Xylia xylocarpa

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Xylia xylocarpa
Scientific classification Edit this classification
Kingdom: Plantae
Clade: Tracheophytes
Clade: Angiosperms
Clade: Eudicots
Clade: Rosids
Order: Fabales
Family: Fabaceae
Subfamily: Caesalpinioideae
Clade: Mimosoid clade
Genus: Xylia
X. xylocarpa
Binomial name
Xylia xylocarpa
Roxb. Taub.
  • Mimosa xylocarpa Roxb.
  • Xylia kerrii
  • Xylia dolabriformis Benth.

Xylia xylocarpa is a species of tree in the mimosoid clade of the subfamily Caesalpinioideae of the family Fabaceae.

Description and properties[edit]

This perennial tree is very conspicuous in the flowering season owing to its bright yellow flowers.

Xylia xylocarpa produces hardwood, and in Vietnam it is classified as an 'ironwood' with its name referring to use in traditional cart-making. The cross-section of a trunk has a distinctive yellowish-white and thick outer layer, with a crimson-dark core of fine grain and high density (1.15 with 15% moisture content). The wood pulp may be used for making wrapping paper.

The seeds of this tree are edible.[2] This tree is considered a medicinal plant in India.[3] In Thailand its leaves are used to treat wounds in elephants.[4]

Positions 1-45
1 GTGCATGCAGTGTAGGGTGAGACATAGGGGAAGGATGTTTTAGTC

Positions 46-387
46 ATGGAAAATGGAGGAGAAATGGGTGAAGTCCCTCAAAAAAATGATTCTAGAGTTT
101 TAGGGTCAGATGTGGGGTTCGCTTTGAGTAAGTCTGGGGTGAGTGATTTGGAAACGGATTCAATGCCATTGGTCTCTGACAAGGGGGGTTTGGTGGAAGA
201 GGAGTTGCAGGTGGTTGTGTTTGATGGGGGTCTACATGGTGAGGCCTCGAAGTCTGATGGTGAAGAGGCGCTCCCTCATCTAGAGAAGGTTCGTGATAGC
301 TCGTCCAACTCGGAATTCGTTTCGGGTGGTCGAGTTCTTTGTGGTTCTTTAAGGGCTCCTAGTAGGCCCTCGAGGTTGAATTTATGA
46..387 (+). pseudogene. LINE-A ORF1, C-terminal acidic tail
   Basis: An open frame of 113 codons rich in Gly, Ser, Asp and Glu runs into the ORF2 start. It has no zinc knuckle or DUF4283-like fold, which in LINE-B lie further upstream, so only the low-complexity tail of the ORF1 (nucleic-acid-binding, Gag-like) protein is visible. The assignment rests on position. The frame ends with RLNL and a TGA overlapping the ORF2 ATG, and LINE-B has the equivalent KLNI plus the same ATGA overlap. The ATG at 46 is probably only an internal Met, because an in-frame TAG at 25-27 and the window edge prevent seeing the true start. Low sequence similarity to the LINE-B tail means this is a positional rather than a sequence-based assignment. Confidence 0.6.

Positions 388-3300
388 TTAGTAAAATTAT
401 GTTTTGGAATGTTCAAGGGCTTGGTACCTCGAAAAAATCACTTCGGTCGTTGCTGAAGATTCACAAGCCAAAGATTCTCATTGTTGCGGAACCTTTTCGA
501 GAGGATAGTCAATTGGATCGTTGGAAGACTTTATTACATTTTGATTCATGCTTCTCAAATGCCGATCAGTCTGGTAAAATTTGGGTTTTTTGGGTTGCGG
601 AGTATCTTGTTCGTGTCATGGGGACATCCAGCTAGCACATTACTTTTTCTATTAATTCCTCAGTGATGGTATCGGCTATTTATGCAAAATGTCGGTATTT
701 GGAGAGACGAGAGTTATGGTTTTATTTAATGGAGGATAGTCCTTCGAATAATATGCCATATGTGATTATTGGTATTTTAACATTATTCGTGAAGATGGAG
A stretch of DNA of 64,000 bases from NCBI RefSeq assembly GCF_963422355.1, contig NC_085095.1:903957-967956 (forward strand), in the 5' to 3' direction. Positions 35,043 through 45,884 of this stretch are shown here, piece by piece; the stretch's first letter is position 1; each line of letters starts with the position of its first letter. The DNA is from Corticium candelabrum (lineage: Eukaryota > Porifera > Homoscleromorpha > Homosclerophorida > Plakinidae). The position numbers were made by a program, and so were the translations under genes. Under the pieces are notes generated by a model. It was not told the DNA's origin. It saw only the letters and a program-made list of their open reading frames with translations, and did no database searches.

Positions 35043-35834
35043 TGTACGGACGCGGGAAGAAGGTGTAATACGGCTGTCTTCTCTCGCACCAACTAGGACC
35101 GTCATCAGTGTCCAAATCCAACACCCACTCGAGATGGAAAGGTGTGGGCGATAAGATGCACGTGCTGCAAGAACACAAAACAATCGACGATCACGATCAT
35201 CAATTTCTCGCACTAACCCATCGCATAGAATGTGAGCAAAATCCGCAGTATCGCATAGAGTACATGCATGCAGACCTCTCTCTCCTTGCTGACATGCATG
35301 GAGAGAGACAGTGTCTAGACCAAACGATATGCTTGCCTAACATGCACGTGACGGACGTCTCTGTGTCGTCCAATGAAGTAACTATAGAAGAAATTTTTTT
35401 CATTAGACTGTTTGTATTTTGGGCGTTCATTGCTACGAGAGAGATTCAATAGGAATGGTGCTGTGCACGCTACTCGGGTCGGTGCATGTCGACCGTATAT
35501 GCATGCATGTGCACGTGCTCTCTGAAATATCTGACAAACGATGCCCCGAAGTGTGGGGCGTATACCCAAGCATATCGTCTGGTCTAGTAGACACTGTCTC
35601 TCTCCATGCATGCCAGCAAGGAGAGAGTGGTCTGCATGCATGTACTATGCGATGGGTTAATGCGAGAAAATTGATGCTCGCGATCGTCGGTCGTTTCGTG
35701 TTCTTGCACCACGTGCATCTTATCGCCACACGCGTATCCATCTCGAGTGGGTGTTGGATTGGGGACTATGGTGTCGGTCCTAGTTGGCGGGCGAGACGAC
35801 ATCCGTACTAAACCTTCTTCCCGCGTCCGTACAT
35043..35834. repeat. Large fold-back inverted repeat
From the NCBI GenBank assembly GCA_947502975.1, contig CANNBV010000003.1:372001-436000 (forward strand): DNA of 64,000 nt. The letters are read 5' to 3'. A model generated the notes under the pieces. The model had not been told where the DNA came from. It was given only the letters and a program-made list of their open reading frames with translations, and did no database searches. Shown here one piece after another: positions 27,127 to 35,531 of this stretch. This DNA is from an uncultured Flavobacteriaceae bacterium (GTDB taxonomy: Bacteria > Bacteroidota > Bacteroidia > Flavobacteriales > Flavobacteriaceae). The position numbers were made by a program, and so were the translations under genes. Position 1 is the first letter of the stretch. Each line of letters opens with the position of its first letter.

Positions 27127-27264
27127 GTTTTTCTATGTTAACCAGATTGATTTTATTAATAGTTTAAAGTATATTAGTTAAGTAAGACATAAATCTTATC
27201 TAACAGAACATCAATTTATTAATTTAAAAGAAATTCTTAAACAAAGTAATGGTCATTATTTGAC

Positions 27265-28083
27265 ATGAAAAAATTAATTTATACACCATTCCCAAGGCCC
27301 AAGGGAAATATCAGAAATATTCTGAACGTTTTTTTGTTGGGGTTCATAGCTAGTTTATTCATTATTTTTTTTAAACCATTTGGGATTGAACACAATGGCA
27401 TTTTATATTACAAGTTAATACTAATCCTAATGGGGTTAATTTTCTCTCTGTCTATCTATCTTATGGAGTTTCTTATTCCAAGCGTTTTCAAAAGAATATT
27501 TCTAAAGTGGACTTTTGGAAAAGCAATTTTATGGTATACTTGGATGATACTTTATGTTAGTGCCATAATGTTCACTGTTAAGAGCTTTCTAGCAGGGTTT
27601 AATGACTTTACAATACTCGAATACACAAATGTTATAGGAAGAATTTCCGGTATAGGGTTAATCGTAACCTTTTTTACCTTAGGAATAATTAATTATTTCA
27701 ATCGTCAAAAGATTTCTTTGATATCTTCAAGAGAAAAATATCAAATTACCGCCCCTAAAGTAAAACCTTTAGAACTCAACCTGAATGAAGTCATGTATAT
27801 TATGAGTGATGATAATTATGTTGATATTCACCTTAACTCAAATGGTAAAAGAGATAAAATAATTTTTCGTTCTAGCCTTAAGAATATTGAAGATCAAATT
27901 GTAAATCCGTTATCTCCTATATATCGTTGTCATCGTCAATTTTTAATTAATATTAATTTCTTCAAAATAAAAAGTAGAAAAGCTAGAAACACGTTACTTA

Distribution and common names[edit]

This tree is found in South and Southeast Asia; it is known as Pyinkado (Burmese: ပျဉ်းကတိုး) in Myanmar, Căm xe in Vietnam, Sokram (សុក្រម) in Cambodia, Konda-tangedu or Erra-chinnangi in Andhra and Telangana,[5] Jamba or Jambe in Karnataka and Maharashtra, and Kangada in Odisha. It has also been planted in certain parts of East Africa.

Xylia xylocarpa (Roxb.) Taub. var. kerrii (Craib & Hutch.) is known as แดง (daeng lit.'red') in the Thai language.[6] This species, naturally adapted to conditions in Thailand, is used in reforestation at certain denuded or environmentally degraded areas of the country.[7]



  1. ^ Barstow, M. (2019). "Xylia xylocarpa". IUCN Red List of Threatened Species. 2019: e.T62028410A62028412. Retrieved 2 February 2023.
  2. ^ P. Siddhuraju, K. Vijayakumari & K. Janardhanan Nutrient and chemical evaluation of raw seeds of Xylia xylocarpa
  3. ^ Encyclopedia of Indian medicinal plants
  4. ^ Thai Scouts celebrate 100th anniversary by planting trees
  5. ^ [1]
  6. ^ See th:แดง (พรรณไม้)
  7. ^ Anchalee Sri-ngernyuang, Growth of Seedlings at the Northern 60th Anniversary of Queen Sirikit Botanical Garden, Muang District, Chiang Mai Archived December 11, 2006, at the Wayback Machine(in Thai)

External links[edit]